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0N TI~E T0 THE DOCTORATE A Study of the Increased Time to Complete Doctorates in Science and Engineering Howard luckman Susan Coyle Span Bee ~0~ ACHES Pat Washing10n, O.C. 1990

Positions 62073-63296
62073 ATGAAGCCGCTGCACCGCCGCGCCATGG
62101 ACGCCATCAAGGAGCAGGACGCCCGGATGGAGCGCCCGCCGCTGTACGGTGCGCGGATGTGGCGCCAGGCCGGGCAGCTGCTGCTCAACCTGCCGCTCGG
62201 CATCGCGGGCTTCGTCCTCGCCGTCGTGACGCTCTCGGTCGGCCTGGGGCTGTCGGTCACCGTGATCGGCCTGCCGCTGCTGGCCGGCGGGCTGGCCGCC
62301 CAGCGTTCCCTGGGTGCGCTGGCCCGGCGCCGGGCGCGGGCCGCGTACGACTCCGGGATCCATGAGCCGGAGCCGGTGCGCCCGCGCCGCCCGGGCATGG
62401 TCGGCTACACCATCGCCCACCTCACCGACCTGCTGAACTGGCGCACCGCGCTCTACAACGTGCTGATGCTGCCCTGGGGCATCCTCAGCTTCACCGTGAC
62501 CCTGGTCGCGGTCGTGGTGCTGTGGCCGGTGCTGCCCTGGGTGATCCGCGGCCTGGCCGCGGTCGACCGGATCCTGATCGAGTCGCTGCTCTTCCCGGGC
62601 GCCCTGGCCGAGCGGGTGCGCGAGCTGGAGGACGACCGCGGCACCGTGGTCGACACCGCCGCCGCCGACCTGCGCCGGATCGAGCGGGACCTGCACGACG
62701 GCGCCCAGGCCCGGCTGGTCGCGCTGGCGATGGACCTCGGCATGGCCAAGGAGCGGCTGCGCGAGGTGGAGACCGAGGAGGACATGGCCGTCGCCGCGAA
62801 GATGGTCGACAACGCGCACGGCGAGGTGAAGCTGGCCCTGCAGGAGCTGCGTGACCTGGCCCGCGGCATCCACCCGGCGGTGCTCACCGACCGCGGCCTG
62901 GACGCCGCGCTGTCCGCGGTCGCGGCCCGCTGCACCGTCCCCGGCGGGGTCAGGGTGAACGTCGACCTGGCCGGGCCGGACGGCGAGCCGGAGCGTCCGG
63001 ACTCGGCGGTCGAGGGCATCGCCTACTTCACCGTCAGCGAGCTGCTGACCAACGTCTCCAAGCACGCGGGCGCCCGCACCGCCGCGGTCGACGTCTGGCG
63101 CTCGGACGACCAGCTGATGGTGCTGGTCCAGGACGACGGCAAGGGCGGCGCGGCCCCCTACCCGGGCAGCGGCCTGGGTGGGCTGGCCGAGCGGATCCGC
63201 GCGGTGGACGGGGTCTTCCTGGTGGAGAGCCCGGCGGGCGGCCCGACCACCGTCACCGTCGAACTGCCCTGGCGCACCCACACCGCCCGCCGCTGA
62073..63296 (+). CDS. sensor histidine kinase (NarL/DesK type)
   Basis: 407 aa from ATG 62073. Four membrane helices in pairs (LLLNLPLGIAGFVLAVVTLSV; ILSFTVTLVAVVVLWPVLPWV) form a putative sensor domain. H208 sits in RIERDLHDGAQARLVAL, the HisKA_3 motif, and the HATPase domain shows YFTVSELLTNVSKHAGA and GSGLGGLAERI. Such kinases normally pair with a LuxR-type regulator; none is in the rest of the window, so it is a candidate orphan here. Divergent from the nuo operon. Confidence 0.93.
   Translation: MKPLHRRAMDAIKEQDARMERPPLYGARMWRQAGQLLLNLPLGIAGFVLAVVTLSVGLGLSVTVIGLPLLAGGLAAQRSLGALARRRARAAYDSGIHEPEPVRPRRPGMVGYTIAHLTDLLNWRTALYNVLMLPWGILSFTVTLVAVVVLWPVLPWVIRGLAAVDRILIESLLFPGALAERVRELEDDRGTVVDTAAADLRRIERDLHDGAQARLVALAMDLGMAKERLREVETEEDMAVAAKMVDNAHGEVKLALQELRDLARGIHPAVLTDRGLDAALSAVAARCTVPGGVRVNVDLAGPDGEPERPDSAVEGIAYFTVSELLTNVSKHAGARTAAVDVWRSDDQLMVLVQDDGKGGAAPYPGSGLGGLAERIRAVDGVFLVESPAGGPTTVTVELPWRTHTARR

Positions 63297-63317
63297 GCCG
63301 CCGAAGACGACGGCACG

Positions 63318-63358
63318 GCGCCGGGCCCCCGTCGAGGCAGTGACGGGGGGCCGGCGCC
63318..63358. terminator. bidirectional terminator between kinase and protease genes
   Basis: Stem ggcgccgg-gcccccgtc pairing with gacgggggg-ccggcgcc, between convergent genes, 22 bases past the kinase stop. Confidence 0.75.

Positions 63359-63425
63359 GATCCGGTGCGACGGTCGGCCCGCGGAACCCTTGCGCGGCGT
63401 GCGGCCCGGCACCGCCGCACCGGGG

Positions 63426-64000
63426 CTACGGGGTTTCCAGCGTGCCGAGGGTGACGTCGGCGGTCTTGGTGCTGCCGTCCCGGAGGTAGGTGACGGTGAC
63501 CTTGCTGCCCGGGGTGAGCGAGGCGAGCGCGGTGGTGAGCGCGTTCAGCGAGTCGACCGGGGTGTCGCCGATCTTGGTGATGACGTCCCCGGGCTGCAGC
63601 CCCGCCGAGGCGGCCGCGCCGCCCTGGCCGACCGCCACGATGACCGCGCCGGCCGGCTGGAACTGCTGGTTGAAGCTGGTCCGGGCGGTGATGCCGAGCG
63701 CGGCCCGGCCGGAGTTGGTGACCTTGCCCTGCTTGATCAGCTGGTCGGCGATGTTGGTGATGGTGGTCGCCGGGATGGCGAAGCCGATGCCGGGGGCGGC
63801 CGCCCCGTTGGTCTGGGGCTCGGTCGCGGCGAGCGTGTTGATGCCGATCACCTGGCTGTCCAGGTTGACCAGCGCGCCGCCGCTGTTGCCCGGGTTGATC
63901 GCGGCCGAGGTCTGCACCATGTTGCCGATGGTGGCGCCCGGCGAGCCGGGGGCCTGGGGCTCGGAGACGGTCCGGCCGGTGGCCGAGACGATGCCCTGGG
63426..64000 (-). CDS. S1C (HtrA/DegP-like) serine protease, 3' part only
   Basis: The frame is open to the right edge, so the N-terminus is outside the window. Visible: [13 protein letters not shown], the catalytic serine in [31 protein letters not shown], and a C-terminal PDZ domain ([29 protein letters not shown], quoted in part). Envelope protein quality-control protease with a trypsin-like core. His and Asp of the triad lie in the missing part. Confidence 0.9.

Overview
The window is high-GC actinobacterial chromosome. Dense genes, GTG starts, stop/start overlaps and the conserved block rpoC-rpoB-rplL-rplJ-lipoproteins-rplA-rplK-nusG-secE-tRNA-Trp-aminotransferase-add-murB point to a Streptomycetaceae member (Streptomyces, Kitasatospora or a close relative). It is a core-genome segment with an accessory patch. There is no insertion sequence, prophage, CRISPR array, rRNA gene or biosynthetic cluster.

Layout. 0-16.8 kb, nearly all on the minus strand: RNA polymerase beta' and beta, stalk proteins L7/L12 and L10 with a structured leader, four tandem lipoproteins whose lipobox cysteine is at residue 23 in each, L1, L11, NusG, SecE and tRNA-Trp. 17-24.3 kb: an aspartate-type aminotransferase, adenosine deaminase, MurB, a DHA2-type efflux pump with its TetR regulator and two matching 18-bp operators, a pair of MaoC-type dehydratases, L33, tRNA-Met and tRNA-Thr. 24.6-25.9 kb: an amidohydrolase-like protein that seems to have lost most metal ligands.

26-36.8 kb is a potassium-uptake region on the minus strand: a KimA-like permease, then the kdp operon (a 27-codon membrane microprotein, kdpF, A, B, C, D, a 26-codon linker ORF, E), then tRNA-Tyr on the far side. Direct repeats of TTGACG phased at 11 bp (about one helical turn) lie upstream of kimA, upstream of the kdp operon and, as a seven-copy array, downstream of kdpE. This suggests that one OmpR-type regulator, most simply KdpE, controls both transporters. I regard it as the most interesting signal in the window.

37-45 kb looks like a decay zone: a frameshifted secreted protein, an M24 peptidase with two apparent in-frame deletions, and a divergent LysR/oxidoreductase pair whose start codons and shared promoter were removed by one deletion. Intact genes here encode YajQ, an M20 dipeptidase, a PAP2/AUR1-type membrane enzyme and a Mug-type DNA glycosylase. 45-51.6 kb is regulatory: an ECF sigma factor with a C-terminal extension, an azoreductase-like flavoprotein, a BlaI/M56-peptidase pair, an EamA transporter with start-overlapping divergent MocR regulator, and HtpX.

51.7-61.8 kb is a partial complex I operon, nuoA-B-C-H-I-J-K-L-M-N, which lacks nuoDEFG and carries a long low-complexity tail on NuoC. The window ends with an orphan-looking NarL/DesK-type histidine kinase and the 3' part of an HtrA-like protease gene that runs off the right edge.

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NOTICE: lbe project that is the subject of this report was approved by the Governing Board of the National Research Council, whose members are drawn from the councils of the National Academy of Sciences, the National Academy of Engineering, and the Institute of Medicine. The survey project is part of the program of the Office of Scientific and Engineering Personnel (OSEP). This report has been reviewed by a group of persons other than the author according to procedures approved bv a Report Review Committee consisting of members of the National ~ - r ~ ~ v Academy of Sciences, the National Academy of Engineering, and the Institute of Medicine. The National Academy of Sciences is a private, nonprofit, self-perpetuating society of distinguished scholars engaged in scientific and engineering research, dedicated to the furtherance of science and technology and to their use for the general welfare. Upon the authority of the charter granted to it by the Congress in 1863, the Academy has a mandate that requires it to advise the federal government on scientific and technical matters. Dr. Frank Press is president of the National Academy of Sciences. The National Academy of Engineering was established in 1964, under the chatter of the National Academy of Sciences, as a parallel organization of outstanding engineers. It is autonomous in its administration and in the selection of its members, sharing with the National Academy of Sciences the responsibility for advising the federal govemment. The National Academy of Engineering also sponsors engineering programs aimed at meeting national needs, encourages education and research, and recognizes the superior achievements of engineers. Dr. Robert M. White is the president of the National Academy of Engineering. The Institute of Medicine was established in 1970 by the National Academy of Sciences to secure the services of eminent members of appropriate professions in the examination of policy matters pertaining to the health of the public. The Institute acts under the responsibility given to the National Academy of Sciences by its congressional charter to be an adviser to the federal government and, upon its own initiative, to identify issues of medical care, research, and education. Dr. Samuel O. Thier is president of the Institute of Medicine. The National Research Council was organized by the National Academy of Sciences in 1916 to associate the broad community of science and technology with the Academy's purposes of furthering knowledge and of advising the federal government. Functionin& in accordance with general policies determined by the Academy, the Council has become the principal operating agency of both the National Academy of Sciences and the National Academy of Engineering in providing services to the government, the public, and the scientific and engineering communities. The Council is administered jointly by both Academies and the Institute of Medicine. Dr. Frank Press and Dr. Robert M. White are the chairman and vice-chairman, respectively, of the National Research Council. This report is based on research conducted by OSEP, with the support of the National Science Foundation, under NSF Contract No. PRA-87 19855. Opinions, findings, conclusions, or recommendations expressed in this publication are those of the authors and do not necessarily reflect the view of the sponsoring agencies. Library of Congress Catalog Card No. 89-62949 Intemational Standard Book Number 0-309-04085-X Additional copies of this report are available from: S010 Printed in the United States of America National Academy Press 2101 Constitution Avenue, N.W. Washington, D.C. 20418